Charge with unlawful passing of an emergency vehicle in North Carolina? Just curious about what this charge entails? Check out the following blog to learn more.
There are a wide variety of a moving violations in North Carolina. All moving violations will result in points on your driver’s license and usually some associated fines. Additionally, some moving violations can also be misdemeanors or felonies, depending on the facts and circumstances that surround them. One such moving violation is the unlawful passing of an emergency vehicle. If you are charged with this or any other moving violation you should contact a traffic lawyer right away. Additionally, consultation with a criminal defense attorney may also become necessary.
Unlawful passing of an emergency vehicle defined
North Carolina General Statute 20-157 states that when an emergency vehicle, including but not limited to an ambulance, fire engine, rescue squad emergency vehicle, or a law enforcement is on the way to handle an emergency, the drivers in the near vicinity heading in the same direction, or obstructing that vehicle must stop and give the right of way to that emergency vehicle when:
- When the driver of the emergency vehicle is traveling in response to an emergency; and
- Has given a warning signal by appropriate light and by audible bell, siren or exhaust whistle, audible under normal conditions from a distance not less than 1000 feet
In general, drivers are required to stop until the emergency vehicle is no longer obstructed by that driver, or until they have been directed by a law enforcement officer that it is okay to resume normal driving.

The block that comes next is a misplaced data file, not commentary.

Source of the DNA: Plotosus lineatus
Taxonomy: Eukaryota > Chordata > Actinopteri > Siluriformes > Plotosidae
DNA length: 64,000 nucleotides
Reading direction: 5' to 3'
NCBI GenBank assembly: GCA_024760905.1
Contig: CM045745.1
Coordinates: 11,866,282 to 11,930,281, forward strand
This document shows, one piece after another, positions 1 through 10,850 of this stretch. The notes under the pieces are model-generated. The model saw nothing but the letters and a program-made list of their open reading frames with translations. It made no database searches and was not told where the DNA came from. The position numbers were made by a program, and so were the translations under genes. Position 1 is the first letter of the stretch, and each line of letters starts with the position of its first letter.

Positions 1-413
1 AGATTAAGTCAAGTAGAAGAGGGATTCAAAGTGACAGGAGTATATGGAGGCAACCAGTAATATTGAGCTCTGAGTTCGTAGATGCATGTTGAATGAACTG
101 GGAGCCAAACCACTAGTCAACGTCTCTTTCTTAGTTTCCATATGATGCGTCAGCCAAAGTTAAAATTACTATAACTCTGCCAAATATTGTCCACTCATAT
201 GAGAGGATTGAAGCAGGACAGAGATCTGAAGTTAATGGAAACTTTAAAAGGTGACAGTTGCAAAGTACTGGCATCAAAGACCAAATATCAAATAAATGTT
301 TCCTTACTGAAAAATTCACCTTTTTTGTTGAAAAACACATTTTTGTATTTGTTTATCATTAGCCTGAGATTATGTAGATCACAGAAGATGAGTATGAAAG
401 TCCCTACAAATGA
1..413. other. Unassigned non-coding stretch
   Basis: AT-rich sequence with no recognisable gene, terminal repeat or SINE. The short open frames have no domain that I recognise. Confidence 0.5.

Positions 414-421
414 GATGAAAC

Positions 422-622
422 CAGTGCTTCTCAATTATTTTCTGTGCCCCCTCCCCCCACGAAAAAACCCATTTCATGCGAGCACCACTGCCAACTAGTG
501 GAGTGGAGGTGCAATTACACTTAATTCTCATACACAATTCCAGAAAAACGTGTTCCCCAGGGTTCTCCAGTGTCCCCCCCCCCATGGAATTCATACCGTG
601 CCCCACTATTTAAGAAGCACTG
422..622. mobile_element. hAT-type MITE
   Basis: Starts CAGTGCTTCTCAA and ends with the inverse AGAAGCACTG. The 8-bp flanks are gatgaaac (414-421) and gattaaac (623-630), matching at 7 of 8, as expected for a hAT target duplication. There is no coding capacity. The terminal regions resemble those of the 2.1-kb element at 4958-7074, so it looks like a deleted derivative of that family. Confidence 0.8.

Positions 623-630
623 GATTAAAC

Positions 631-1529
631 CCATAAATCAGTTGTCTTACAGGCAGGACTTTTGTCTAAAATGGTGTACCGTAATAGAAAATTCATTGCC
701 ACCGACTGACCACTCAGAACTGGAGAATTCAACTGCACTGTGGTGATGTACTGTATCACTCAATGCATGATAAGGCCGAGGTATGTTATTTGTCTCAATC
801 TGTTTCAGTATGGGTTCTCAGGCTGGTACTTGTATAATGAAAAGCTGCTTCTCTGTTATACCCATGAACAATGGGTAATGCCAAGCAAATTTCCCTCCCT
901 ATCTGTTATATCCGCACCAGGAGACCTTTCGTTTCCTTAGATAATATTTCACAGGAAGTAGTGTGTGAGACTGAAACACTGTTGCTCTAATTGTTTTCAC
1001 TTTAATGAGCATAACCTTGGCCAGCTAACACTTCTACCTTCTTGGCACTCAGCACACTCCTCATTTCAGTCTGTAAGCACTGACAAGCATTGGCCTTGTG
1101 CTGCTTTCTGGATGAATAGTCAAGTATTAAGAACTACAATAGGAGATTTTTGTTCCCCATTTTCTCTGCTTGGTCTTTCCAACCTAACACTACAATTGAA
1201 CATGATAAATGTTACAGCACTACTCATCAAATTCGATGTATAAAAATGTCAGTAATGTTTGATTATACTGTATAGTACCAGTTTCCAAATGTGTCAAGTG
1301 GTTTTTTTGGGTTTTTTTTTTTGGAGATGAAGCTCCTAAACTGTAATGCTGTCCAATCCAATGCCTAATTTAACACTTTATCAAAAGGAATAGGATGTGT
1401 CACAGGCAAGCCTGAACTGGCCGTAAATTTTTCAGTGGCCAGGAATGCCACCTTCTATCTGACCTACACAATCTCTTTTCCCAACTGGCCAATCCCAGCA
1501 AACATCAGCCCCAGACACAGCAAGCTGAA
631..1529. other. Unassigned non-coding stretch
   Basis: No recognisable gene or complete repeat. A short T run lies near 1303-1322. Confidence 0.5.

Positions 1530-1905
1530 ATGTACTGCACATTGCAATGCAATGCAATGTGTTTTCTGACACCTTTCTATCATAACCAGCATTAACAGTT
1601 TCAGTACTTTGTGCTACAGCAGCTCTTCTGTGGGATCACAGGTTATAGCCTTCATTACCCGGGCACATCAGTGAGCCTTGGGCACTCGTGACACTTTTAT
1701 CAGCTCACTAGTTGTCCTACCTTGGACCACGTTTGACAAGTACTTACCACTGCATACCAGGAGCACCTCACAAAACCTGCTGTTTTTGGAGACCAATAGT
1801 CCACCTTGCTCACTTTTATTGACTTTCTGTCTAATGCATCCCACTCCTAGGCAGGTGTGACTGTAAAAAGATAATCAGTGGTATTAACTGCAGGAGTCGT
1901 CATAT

Punishments for unlawful passing of an emergency vehicle
- In general, this charge is a Class 2 Misdemeanor, but can become a class 1 misdemeanor if the driver causes property damage in excess of $500 in the course of not adhering to this law. Further, this can become a felony if the driver causes serious bodily injury to an officer or emergency responded in the course of not following this law.
- A plea of guilty or responsible by a defendant subjects them to the North Carolina Misdemeanor sentencing guidelines, or the North Carolina Felony sentencing guidelines.
Not all moving violations are created equal. Some have the potential to have some serious criminal consequences. If you have been cited for unlawful passing of an emergency vehicle, you should contact a criminal or traffic attorney right away.